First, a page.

Road to Recovery

By: Steven W. Wilson

It arrived out of nowhere. Like a cloud opening, engulfing me in fluffy white nothingness. Descending from above and swallowing me whole. The year: 1958. I was a fourth grader residing in Delaware, Ohio. Overnight I tumbled from a life filled with joy, fun and laughter into a dark, deep hole. I was living but not alive. Always a top student, my grades plummeted. I began to isolate myself from family and friends. I cared little about anything.

That was my first experience with “depression.” Little did I know I would experience it over and over. Always lingering, it was ready to strike on its own terms. One of the reasons I didn’t have a clue what was happening was that back then little was known about “depression.” My parents didn’t understand what I was going through. In fact, they had no idea what was wrong. They didn’t really know I was suffering.

As I look back, I’m positive that’s the way it began for many people. It snuck up on them, never letting go.

My road to recovery began when my diagnoses was changed to bipolar disorder in 1978. After seven years of trying different medications—none of which helped—there was a whole new psych medication regimen to try. Over the course of the next thirty years, as I followed my psychiatrist’s course of action, I overcame many of my symptoms. However, my doctor kept reminding me that there was no cure for bipolar disorder. It would be up to me to continue my treatments for the rest of my life.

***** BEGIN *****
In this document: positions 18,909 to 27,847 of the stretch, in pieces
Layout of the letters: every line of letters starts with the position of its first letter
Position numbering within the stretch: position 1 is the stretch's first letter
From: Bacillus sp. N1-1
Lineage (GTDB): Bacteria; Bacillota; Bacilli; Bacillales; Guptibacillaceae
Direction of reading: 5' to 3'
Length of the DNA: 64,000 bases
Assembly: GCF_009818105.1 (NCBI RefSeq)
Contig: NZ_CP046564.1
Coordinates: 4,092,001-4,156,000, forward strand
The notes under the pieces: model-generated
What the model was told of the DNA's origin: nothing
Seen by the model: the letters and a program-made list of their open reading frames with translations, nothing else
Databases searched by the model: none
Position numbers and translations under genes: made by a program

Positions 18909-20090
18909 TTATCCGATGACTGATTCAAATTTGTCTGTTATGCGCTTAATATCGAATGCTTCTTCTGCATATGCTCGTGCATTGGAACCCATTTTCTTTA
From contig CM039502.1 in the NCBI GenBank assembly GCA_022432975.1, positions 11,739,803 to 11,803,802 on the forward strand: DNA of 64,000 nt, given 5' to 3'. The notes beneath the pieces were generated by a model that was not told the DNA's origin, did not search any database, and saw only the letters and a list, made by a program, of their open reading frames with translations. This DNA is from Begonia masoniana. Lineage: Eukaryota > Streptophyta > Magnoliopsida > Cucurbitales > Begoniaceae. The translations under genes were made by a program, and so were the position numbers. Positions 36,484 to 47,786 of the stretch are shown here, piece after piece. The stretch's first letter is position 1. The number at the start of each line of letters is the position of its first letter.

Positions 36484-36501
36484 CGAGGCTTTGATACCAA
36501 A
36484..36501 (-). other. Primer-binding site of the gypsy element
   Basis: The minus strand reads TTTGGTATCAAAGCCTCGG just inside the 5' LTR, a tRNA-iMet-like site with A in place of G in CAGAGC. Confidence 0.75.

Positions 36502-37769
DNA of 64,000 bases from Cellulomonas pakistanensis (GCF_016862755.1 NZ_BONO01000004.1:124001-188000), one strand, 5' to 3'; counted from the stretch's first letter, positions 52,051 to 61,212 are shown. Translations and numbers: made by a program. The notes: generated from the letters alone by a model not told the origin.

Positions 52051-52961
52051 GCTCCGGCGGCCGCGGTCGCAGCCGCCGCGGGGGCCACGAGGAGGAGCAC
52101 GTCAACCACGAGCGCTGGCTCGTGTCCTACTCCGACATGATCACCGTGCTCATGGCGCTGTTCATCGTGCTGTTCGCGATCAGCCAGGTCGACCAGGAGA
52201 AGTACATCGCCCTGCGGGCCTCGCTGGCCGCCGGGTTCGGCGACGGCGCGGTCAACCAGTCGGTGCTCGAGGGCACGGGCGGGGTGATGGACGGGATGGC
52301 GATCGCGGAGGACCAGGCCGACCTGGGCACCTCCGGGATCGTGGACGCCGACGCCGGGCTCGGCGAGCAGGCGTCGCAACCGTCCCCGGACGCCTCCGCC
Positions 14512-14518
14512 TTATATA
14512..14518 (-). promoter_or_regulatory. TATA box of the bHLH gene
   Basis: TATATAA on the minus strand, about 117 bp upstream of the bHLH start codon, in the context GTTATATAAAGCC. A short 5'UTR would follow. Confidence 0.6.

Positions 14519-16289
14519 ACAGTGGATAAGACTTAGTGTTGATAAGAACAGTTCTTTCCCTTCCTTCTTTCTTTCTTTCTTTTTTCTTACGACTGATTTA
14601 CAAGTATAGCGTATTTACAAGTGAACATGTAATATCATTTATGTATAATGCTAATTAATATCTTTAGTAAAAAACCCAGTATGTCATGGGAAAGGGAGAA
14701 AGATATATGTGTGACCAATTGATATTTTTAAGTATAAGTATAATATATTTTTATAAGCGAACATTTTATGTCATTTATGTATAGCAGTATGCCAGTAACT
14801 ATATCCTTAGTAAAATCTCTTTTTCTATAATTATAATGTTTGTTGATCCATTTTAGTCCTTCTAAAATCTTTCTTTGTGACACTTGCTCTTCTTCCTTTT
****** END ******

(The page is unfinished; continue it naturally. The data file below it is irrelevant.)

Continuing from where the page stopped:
Now you might ask yourself, “Why are some people unwilling to receive help from psychiatrists, therapists and medications?” The simple truth is three-fold:

1. It’s too expensive. Many providers don’t accept insurance, including Medicare. Also, most providers have been forced to raise their appointment fees substantially.

2. Psych medications only work for about fifty percent of those suffering from mental illness according to Scottsdale, Arizona psychiatrist Dr. Elena Volfson.

3. Many people who need mental care don’t seek it. They are so miserable they believe it will always be like this for the rest of their lives and nothing will help. They are completely mistaken. There are numerous resources such as one on one therapy plus a host of other therapies including Cognitive Behavioral Therapy (CBT) and Dialectical Behavioral Therapy (DBT) sometimes referred to as “Mindfulness.”

It all boils down to the patient. Are you willing to do all you can to deal with bipolar disorder and never give up? If so, you have a great chance of living a full and enjoyable life. As 2023 rolls around I feel renewed. Rest assured, I stumble occasionally which brings on a host of frightful memories, but I recover quickly and move ahead. I’ll always have to be on guard.

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